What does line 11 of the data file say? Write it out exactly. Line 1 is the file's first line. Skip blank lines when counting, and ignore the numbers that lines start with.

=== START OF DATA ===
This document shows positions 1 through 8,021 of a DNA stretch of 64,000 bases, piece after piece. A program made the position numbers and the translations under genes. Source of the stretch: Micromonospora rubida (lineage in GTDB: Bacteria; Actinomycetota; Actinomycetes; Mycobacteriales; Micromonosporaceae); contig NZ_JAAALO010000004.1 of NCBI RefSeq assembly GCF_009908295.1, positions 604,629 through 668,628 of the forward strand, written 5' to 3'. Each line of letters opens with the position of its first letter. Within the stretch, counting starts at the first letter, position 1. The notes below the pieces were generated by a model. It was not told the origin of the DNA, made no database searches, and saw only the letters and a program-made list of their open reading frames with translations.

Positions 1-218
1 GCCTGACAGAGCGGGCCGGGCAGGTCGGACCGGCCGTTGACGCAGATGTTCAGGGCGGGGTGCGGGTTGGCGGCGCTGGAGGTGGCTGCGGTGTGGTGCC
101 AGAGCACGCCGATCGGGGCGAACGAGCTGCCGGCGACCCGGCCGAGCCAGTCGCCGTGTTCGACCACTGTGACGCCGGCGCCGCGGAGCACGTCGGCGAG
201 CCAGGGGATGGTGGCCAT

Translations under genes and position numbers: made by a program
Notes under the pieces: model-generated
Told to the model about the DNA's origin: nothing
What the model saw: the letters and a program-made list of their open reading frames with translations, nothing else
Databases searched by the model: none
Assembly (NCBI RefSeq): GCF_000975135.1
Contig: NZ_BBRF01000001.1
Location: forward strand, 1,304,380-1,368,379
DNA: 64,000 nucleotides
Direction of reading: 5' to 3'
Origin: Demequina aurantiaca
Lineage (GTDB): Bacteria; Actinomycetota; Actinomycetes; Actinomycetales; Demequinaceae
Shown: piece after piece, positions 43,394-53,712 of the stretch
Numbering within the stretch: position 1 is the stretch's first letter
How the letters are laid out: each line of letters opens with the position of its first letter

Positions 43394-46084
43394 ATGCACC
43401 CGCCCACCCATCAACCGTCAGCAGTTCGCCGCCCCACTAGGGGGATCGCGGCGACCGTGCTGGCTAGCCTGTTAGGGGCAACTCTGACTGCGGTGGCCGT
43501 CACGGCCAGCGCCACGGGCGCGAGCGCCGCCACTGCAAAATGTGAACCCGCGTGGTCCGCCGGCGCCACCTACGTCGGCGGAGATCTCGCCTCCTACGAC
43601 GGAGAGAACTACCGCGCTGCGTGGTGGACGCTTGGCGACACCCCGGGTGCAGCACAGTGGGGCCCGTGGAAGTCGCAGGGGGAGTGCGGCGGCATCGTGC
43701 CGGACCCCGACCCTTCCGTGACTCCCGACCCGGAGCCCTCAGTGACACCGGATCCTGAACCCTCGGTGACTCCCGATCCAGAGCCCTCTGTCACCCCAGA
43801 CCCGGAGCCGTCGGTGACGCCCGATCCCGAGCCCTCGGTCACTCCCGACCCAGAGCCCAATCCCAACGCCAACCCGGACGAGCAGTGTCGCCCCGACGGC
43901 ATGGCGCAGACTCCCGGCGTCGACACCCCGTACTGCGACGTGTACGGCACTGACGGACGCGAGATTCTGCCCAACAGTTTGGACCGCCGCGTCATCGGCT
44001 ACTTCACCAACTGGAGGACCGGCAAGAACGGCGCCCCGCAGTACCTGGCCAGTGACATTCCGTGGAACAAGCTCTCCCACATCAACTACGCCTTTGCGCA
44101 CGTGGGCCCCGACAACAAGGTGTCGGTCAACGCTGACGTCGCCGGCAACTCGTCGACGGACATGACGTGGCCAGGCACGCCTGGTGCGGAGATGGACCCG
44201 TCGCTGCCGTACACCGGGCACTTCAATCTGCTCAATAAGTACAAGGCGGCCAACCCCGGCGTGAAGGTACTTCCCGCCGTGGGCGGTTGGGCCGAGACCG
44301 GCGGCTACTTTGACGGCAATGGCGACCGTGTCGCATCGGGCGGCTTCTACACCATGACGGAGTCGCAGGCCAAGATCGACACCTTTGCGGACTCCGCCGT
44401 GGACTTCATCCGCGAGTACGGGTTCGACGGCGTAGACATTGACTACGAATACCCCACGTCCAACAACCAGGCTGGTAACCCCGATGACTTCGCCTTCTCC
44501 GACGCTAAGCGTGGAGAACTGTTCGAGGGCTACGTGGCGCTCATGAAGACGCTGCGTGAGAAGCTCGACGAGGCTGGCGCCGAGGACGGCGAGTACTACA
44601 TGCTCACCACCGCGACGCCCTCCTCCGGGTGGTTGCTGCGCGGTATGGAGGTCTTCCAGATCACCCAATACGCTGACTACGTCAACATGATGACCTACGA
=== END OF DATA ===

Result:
Assembly (NCBI RefSeq): GCF_000975135.1